Today we had an early start as we were being picked up for a day trip to Ninh Binh, the district that used to be the site of the original capital city of Vietnam, in Hoa Lu. Otherwise known as “Halong Bay on land” because of the maze of limestone mountains found there. We boarded a small passenger bus and, after collecting the other passengers from their hotels we were off on an arterial and pretty quickly was in farmland. The journey of about 2 hours took us through rice farm land and other agricultural areas. It became clear why there was a smoke pall all around: rice in this area has just been harvested. We saw it spread out to dry on pavements and driveways, locals raking and sweeping it into piles. Apparently after 3 days drying it is ready to husk and winnow. Other places we saw fires, rice straw being burned and the smoke was choking.
Our first stop, a restroom break, was at a handicraft barn, where disabled artists wares were for sale. Glorious silk embroidery paintings, clothing, other bits and bobs and a welcome restroom. Suitable refreshed, we headed on to Hoa Lu, the old capital.
Not a lot of the old capital is left, certainly nearly one of the original city. It was Vietnam’s first capital city, a relatively small area, bounded by limestone bluffs, on a single river. It was deemed in-developable but was defensible. Population pressure and developing army meany they had other options, eventually settling in the area now known as Hanoi. We visited a temple for the first King, saw his “dragon bed” – a carved relief stone platform that I can o lay assume was padded to make it comfortable. Most of the remains were a result of a refurb in the 17th century, all of the original city had long been robbed as building material by the locals.
We learned that the biggest local industry was cement making. They use the limestone to make it, one wonders how they decide which mountains to grind up for cement, given the natural beauty of the area, but is certainly lucrative, evidenced by the largest and most extravagant private residence owned by a cement mogul in the area.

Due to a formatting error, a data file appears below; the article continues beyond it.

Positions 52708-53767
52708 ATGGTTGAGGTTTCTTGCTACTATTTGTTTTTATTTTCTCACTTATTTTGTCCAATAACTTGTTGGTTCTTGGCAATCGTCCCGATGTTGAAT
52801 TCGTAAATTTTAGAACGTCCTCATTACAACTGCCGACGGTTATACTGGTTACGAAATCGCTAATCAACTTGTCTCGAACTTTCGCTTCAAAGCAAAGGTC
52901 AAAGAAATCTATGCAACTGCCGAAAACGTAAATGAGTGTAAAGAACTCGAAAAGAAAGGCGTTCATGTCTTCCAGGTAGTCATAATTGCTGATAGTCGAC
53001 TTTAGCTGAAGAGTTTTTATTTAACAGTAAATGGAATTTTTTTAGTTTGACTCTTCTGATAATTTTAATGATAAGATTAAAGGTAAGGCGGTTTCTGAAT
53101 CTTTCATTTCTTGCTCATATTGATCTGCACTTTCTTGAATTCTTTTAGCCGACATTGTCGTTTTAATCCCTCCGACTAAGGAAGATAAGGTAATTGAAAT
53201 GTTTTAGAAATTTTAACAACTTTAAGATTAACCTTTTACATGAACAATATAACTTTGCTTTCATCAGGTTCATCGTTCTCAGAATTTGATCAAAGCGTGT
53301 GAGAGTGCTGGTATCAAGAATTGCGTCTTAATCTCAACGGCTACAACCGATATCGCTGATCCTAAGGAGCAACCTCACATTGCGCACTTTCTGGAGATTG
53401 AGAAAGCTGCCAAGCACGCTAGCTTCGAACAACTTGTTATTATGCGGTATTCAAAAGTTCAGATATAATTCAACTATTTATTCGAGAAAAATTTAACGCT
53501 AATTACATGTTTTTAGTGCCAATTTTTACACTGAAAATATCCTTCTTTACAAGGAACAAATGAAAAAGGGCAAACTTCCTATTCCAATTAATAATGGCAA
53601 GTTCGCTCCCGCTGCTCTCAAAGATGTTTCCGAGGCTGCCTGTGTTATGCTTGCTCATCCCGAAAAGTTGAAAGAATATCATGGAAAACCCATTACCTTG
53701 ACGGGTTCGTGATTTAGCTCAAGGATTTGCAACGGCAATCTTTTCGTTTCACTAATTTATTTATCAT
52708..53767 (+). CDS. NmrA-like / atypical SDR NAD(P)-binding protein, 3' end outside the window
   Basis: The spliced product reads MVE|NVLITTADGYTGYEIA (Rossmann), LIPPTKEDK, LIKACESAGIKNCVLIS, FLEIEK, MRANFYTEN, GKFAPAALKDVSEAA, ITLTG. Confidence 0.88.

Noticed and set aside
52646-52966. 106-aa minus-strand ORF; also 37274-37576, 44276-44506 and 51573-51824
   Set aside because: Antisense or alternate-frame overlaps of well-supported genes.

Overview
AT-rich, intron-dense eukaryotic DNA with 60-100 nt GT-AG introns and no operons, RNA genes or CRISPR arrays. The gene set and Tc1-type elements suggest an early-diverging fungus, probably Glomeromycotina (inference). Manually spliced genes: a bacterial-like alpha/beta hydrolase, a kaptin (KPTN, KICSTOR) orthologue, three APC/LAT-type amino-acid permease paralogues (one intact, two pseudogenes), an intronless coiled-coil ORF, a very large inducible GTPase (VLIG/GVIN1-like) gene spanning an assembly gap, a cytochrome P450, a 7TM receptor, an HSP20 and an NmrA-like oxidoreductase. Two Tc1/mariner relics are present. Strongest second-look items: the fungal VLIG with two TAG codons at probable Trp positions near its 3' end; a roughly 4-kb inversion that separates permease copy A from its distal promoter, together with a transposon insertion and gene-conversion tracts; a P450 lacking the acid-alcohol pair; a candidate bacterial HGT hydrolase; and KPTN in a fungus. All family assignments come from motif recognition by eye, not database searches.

We then travelled to the main village in Ninh Binh and made our way through a cultural village to the base of a mountain containing Mua Cave. From there we began the 500 step climb up the dragon stairs to the T junction 2/3 of the way up the mountain. Here paths lead to either the pagoda or higher to the dragon and lady Buddha. I chose the dragon, Jo chose the pagoda. It was blistering hot, humid and the climb was really hard work for both of us. Uneven, steep steps, with a zig zag up and little shade, the comical sun hats we were lent seemed more of a liability than an asset. At my summit, the final clamber to get to the dragon was terrifying but the views were breathtaking (possibly because I was exhausted and out of puff), but I reached the dragon and managed to touch it (it felt like an achievement). I met Jo on the way back down and we staggered back to the bus pretty well on schedule, but hot, thirsty and totally done in.
The surrounding area was really picturesque, with a lotus pond planted and timber walkway woven through it. Really pretty Japanese lotus, planted for the flowers. Vietnamese lotus are used as a food source, with pretty well all of the plant edible.
We were bussed to our lunch venue, a large buffet style restaurant offering a myriad of Vietnamese dishes. There were cool drinks and aircon, this served to revive us, to an extent. We were then taken to Tam Coc and Jo and I boarded a boat as passengers, our driver skilfully paddled us up the river, under 3 mountains and between limestone monoliths that were amazing. The way the light filtered through the gaps, and the snaking waterway were magic, a real treat. Our paddler paddled with his feet – fairly unusual but typical for this area. We were on the water for about 1.5 hours, surrounded by stunning scenery, just amazing.
After our boat ride, we were given the option of cycling around the village. I decided I could manage it, Jo was tuckered out and found somewhere shady overlooking the river while I cycled. It was fun and fairly flat, so not too exhausting. I had not been on a bike since Lyon, so took a moment to get less wobbly then I was off. I had previously developed a technique of riding and photographing at the same time, which in traffic was hilarious (I have discovered I laugh in terrifying traffic situations, not sure why, must be a coping mechanism). We cycled past rice paddies, fish ponds, and through the back streets and the workings of a typical village – really interesting and a fabulous end to the day.
The trip back was long, dark (few streets are lit in regional centres) but punctuated by more rice straw fires (so do not expect a view tomorrow) and afforded some a nap. The night markets had once again closed many streets so we had to be creative finding our way back in to the city and our accommodation.
Totally buggered, but hungry, we decided to go street food, and returned to a family restaurant that served dried beef salad (so saucy, tangy, crunchy green papaya and more) and some crispy spring rolls from the lady in the alcove we visited on our food tour – so delicious. We finished off the evening with iced coffee/tea at a Cong Cafe (a local franchise) before staggering home for a shower and welcome bed. We expect not to be able to move tomorrow, our “rest” day …we shall see.